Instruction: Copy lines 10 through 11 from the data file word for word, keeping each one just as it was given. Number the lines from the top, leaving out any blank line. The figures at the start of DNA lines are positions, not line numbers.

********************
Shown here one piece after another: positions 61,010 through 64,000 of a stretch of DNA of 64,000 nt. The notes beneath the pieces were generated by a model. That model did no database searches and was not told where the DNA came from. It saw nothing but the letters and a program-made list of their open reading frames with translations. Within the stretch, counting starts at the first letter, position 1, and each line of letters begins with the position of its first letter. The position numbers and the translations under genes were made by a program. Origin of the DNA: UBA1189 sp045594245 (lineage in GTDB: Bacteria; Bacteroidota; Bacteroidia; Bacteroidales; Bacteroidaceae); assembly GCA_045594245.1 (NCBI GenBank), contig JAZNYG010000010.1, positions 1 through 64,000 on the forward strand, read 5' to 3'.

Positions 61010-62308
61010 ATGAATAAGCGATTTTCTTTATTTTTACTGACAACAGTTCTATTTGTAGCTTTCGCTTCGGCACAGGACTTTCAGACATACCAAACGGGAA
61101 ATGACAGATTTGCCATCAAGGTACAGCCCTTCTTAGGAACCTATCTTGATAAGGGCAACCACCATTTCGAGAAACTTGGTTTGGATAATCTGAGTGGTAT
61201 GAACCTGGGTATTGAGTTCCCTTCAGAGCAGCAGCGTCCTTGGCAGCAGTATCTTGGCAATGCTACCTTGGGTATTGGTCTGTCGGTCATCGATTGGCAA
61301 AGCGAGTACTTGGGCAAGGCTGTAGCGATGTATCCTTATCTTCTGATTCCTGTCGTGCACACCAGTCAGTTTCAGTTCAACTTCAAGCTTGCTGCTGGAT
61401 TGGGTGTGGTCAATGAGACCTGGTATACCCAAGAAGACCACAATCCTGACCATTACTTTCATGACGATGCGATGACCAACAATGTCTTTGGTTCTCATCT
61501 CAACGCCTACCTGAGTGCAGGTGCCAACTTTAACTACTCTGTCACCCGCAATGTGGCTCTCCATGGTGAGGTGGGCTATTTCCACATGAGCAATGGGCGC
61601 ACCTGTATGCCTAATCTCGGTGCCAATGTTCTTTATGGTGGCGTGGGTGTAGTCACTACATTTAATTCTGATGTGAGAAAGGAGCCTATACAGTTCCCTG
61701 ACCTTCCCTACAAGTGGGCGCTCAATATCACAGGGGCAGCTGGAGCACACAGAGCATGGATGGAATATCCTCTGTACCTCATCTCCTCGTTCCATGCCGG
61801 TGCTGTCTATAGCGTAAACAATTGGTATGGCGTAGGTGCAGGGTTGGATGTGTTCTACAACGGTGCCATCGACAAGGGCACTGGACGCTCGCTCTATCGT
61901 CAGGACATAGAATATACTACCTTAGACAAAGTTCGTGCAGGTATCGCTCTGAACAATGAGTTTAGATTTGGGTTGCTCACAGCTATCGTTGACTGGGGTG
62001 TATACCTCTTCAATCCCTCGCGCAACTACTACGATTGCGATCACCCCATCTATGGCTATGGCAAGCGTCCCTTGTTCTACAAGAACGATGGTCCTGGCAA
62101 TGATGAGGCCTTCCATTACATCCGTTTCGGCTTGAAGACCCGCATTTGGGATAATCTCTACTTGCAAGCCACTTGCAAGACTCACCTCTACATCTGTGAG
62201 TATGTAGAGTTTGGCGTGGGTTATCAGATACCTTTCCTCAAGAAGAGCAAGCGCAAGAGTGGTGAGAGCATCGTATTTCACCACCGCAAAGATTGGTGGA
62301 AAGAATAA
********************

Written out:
61701 ACCTTCCCTACAAGTGGGCGCTCAATATCACAGGGGCAGCTGGAGCACACAGAGCATGGATGGAATATCCTCTGTACCTCATCTCCTCGTTCCATGCCGG
61801 TGCTGTCTATAGCGTAAACAATTGGTATGGCGTAGGTGCAGGGTTGGATGTGTTCTACAACGGTGCCATCGACAAGGGCACTGGACGCTCGCTCTATCGT